When I blogged about Chain Effects last year, I suggested some reasons why this might be so. After all, early research by Steve Machin on the sponsored academies had been more positive. One reason was the pace of change. By 2010, there was a target of 400 academies with nearly 300 ready to open. Now there are 1600 sponsored academies and 3,700 converters, representing two thirds of secondaries and one sixth of primaries. And one reason for the success of the earliest academies was that the troubleshooting capacity of the education department and Andrew Adonis’s detailed project management, from No.10 initially and later as a minister, ensured that the crises that have affected so many chains recently were addressed quickly. But it was far easier to ensure the smooth opening of new academies when the numbers created each year were in the tens rather than the hundreds. The focus was on getting it right much more so than getting the numbers up.

After 2010, attention was initially directed at converting successful schools to academies. I supported giving them the right to do so at the time, and still do, but combined with the drive for free schools it created a capacity issue in the department that has never been adequately addressed since. There was also a real failure to insist that converters became system leaders in return for the £250,000 extra (money that local authorities ostensibly spent on their behalf) that they received in their budgets to sweeten the changes.

Now we have the latest phase of the policy. In some ways, it reminds me of how Charles Clarke moved from early scepticism about specialist schools to what would become an evangelical zeal for them as education secretary, so much so that he wanted all secondaries to become one. It turned a policy that had been achieving improvements into one that lacked differentiation and was killed off by Michael Gove in 2010, undermining an organisation that could have helped deliver mass academisation in a collaborative way in the process.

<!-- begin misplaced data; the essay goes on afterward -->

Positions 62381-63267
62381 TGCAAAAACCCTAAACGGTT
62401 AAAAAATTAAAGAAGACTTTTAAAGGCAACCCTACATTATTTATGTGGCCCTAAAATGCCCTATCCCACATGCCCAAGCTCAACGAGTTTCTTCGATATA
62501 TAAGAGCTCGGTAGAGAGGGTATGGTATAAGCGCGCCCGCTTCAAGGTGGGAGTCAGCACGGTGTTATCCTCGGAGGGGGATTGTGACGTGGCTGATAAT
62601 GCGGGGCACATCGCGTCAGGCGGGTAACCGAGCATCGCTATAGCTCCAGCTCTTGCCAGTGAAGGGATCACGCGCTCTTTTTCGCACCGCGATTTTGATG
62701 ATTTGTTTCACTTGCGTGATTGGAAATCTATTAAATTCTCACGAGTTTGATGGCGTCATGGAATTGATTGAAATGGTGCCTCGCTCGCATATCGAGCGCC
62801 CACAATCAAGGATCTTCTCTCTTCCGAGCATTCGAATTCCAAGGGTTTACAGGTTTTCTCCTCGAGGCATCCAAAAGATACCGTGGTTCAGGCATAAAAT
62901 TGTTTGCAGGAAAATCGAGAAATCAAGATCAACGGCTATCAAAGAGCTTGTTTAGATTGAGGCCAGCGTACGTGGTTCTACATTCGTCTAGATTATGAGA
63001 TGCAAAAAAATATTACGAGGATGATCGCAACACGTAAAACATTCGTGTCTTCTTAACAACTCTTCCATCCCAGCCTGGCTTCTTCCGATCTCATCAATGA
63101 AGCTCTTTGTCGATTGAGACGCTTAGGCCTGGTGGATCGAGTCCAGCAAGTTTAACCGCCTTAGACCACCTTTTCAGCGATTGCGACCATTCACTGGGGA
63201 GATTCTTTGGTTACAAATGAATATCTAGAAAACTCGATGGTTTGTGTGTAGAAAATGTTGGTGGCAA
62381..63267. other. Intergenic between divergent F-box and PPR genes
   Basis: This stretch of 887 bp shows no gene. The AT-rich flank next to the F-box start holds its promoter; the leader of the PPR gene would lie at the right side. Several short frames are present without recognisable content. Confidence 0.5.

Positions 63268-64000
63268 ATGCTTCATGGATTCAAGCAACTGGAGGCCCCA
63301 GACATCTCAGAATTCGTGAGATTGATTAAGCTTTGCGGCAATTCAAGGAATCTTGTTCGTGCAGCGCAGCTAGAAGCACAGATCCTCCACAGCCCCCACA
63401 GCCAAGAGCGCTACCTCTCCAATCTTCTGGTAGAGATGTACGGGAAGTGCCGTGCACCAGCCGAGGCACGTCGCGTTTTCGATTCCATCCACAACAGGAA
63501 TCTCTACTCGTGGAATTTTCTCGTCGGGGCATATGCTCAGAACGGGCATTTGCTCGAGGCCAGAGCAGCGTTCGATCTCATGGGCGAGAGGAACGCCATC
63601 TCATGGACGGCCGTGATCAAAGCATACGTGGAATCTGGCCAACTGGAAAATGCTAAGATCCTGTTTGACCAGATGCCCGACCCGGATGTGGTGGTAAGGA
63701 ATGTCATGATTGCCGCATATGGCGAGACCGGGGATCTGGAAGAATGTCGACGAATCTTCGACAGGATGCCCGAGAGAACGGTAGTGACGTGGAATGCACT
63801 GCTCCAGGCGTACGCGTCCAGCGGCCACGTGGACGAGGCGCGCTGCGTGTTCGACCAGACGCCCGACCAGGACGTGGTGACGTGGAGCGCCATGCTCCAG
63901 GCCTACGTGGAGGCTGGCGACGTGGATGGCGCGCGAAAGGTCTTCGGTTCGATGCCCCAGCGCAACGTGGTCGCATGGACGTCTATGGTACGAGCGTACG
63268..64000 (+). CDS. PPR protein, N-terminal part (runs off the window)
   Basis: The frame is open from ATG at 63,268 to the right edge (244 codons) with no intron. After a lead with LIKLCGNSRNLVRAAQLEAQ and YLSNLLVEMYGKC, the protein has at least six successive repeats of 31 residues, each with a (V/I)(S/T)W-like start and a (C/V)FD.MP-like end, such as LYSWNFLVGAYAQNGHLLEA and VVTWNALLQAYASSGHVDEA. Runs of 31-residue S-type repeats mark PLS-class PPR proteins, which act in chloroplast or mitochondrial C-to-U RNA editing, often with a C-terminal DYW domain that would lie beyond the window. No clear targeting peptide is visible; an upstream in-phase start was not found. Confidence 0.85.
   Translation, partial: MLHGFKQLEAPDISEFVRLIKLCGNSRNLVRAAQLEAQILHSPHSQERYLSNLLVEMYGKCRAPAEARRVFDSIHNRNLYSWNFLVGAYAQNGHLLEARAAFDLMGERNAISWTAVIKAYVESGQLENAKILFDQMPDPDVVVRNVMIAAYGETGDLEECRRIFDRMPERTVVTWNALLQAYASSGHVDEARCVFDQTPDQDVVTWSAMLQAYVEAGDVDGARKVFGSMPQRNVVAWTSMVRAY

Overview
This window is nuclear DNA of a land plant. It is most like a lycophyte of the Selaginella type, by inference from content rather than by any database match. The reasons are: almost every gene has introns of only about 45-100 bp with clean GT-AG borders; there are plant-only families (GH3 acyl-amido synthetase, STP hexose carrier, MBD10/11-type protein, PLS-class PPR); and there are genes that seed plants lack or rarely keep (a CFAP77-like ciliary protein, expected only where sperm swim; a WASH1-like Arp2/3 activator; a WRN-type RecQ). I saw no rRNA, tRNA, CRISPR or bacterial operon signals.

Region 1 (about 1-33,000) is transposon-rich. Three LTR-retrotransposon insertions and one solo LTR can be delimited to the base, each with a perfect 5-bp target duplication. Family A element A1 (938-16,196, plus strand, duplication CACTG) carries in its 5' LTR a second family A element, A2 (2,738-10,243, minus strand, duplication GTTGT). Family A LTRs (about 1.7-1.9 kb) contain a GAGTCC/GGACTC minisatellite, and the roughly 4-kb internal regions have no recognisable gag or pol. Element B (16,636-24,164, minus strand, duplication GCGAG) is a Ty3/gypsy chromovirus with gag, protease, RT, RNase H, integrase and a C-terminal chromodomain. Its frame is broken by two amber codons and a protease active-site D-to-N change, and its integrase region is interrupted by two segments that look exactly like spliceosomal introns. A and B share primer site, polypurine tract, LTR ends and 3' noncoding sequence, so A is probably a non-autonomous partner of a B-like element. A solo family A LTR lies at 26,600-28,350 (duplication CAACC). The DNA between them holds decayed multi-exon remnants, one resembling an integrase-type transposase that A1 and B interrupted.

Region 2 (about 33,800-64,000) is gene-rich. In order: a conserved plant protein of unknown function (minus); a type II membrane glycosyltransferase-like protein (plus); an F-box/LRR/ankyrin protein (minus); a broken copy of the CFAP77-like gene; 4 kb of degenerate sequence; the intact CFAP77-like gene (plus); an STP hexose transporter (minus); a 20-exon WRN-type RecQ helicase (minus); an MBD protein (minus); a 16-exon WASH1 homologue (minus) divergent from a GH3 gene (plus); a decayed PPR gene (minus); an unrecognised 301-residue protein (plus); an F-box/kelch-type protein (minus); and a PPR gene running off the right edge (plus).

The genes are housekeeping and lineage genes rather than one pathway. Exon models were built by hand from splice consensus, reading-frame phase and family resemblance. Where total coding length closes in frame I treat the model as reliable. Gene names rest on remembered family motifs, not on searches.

The truth is that there is no demand for forcing good schools to become academies, and there is no evidence that it will lift standards. Before the White Paper, a lot of  multi-academy trusts (MATs) had been emerging organically, often geographically based. They can play a valuable role creating economies of scale, through shared leadership and back office functions - indeed, those village schools causing Tory backbenchers to fret would be better protected in MATs with a shared head than they are now. But, while MATs can expand subject choice or improve professional development, the evidence that converting good schools to academies raises their standards is not there.

The danger of the compulsion policy is that, at a time when too many trusts are not adding value, the DFE loses focus on the failing schools, as they did in the early years of the coalition, as officials spend their time smoothing the legalities of conversions. Only this time the converters are not always going to be choosing their own fate. The weaker schools where academy status could improve their results will be the losers, as will their pupils, not least the poorest ones.